Elder abusers serve just 42 days
Two convicted elder abusers only served 42 days each of their 180-day jail sentences, according to Freeborn County jail records.
Brianna Broitzman and Ashton Larson didn’t have to serve a second 60-day jail stint and now, under a ruling filed in late January, they won’t have to serve the third. And the one they did serve was shortened by 18 days.
Freeborn County District Judge Steven Schwab in 2010 sentenced both Broitzman and Larson to staggered 180-day jail sentences after each was convicted of three counts of disorderly conduct by a caregiver.
Each count represented a different victim from abuses they committed in 2008 at the Good Samaritan Society of Albert Lea.
Under the sentence, both were required to serve a 60-day jail term immediately, and then a second and third 60-day jail term would come at later dates. Before the second and third stints, Broitzman and Larson would have the chance to ask to waive the terms. The judge would decide if they had met other conditions in the sentencing, such as writing letters of apology to the victims’ families and obeying laws.
However, in that initial 60-day sentence, they were released after 42 days. Both were processed into the Freeborn County jail but served their time behind bars in the Faribault County jail in Blue Earth because the jail in Albert Lea does not hold women.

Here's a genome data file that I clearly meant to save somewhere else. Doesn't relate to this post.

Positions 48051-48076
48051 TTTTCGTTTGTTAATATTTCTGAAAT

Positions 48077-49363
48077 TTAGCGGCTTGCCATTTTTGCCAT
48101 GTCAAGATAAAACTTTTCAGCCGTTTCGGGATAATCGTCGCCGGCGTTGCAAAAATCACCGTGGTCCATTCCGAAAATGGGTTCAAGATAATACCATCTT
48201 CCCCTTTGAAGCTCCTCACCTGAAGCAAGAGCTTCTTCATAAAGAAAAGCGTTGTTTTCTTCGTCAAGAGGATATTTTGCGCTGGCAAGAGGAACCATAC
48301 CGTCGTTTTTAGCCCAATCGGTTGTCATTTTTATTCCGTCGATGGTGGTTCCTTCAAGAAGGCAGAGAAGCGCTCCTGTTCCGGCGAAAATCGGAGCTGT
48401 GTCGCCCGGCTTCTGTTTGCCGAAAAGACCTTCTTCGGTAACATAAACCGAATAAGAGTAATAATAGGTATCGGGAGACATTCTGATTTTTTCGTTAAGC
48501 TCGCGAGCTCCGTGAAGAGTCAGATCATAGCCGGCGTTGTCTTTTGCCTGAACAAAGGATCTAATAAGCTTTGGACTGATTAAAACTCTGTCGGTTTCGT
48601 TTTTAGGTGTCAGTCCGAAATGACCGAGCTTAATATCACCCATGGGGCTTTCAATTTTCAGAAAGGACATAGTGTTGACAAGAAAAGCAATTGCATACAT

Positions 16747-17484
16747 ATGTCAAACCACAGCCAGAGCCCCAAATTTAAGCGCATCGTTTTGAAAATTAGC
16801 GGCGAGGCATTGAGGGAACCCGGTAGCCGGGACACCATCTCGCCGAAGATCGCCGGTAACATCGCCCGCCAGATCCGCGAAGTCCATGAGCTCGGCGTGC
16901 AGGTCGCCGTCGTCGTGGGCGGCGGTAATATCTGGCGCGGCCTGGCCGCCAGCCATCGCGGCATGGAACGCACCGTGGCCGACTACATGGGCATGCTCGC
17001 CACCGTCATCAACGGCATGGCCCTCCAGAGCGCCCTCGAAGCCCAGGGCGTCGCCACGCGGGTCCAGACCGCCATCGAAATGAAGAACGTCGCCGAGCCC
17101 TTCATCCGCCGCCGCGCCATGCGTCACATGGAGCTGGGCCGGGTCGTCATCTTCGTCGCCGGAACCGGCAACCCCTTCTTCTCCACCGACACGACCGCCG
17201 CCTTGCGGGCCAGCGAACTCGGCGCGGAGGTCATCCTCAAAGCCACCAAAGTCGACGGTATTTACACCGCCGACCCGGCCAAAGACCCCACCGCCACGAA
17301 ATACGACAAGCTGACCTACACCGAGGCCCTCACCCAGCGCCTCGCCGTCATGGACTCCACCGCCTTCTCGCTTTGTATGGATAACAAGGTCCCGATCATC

Broitzman served her jail time from Oct. 22, 2010, to Dec. 2, 2010, while Larson did her time from Dec. 22, 2010, to Feb. 1, 2011.
Schwab said his purpose in the staggered sentence was “to make a change in their life and a change in attitude primarily.” As part of the sentence, each woman also had to fulfill a long list of requirements.
In the ruling in January, Schwab said their requirements have not been completed but by no fault of the two women. They were to meet with victims families in what is called restorative justice. Schwab in September called it the most important aspect of the entire sentencing.
Broitzman and Larson were two of six young women who initially faced charges tied to allegations of abuse at the nursing home. The other cases were handled in juvenile courts, Broitzman and Larson, because they were 18 at the time of the emotional and physical abuse of Alzheimer’s patients, were handled in criminal court.